QakBot Malware Operators Ramp Up C2 Network with 15 New Servers

QakBot Malware Operators Ramp Up C2 Network with 15 New Servers

As of late June 2023, the QakBot (aka QBot) malware operators have established 15 new command-and-control (C2) servers.

The findings come as a follow-up to Team Cymru’s previous malware infrastructure analysis, emerging just over two months after Lumen Black Lotus Labs disclosed that 25% of its C2 servers remain active for only a single day.

QakBot Malware

QakBot, also known as QBot, is a sophisticated banking Trojan malware that targets financial institutions and their customers. It steals sensitive information, creates botnets, and establishes a command-and-control network to control infected computers remotely.

The cybersecurity firm reported that QakBot has a consistent pattern of going on an extended break each summer and then resurfacing sometime in September. This year, its spamming activities halted around 22 June 2023.

QakBot’s C2 network has a tiered architecture similar to Emotet and IcedID. The C2 nodes communicate with Tier 2 (T2) C2 nodes hosted on VPS providers in Russia.

Most of the bot C2 servers, which communicate with victim hosts, are in India and the U.S. The outbound T2 connections lead to IP addresses primarily based in the U.S., India, Mexico, and Venezuela.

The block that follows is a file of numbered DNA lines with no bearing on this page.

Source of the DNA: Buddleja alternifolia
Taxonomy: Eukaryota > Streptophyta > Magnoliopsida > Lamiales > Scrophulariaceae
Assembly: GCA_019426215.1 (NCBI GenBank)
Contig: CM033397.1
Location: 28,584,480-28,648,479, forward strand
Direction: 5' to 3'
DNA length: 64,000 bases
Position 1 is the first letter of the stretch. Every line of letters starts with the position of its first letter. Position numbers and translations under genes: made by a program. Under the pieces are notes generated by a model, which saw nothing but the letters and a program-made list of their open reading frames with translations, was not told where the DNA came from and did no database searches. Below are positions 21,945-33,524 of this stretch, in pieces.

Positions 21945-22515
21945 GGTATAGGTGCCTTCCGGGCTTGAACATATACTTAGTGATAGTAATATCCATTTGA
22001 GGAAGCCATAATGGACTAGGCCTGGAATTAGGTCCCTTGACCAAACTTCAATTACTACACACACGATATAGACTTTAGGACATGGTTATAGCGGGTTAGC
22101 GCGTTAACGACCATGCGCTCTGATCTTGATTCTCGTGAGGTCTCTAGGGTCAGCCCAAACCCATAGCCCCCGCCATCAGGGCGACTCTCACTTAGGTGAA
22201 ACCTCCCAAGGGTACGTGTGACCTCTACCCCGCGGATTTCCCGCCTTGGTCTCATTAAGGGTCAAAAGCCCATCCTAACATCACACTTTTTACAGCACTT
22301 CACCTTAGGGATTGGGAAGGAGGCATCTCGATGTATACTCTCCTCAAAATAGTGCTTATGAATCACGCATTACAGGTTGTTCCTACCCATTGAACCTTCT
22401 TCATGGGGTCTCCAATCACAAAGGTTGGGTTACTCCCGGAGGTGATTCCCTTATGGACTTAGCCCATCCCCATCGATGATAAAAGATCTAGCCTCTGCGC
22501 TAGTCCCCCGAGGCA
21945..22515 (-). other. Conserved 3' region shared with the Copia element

Additionally, there is a BackConnect (BC) server alongside the C2s and Tier 2 C2s, which turns the infected bots into proxies for other malicious activities.

Team Cymru’s latest research shows a significant decrease in the number of C2s communicating with the T2 layer, leaving only eight remaining. This reduction was partly due to Black Lotus Labs’ null-routing of the higher-tier infrastructure in May 2023.

An analysis of NetFlow data reveals a pattern where increased outbound T2 connections often follow spikes in inbound bot C2 connections. Conversely, spikes in outbound T2 connections coincide with a decline in bot C2 activity.

Team Cymru explained that QakBot’s strategy of using victims as C2 infrastructure with T2 communication results in double harm to users – first in the initial compromise and then in the risk of being publicly identified as malicious.

Indicators of Compromise

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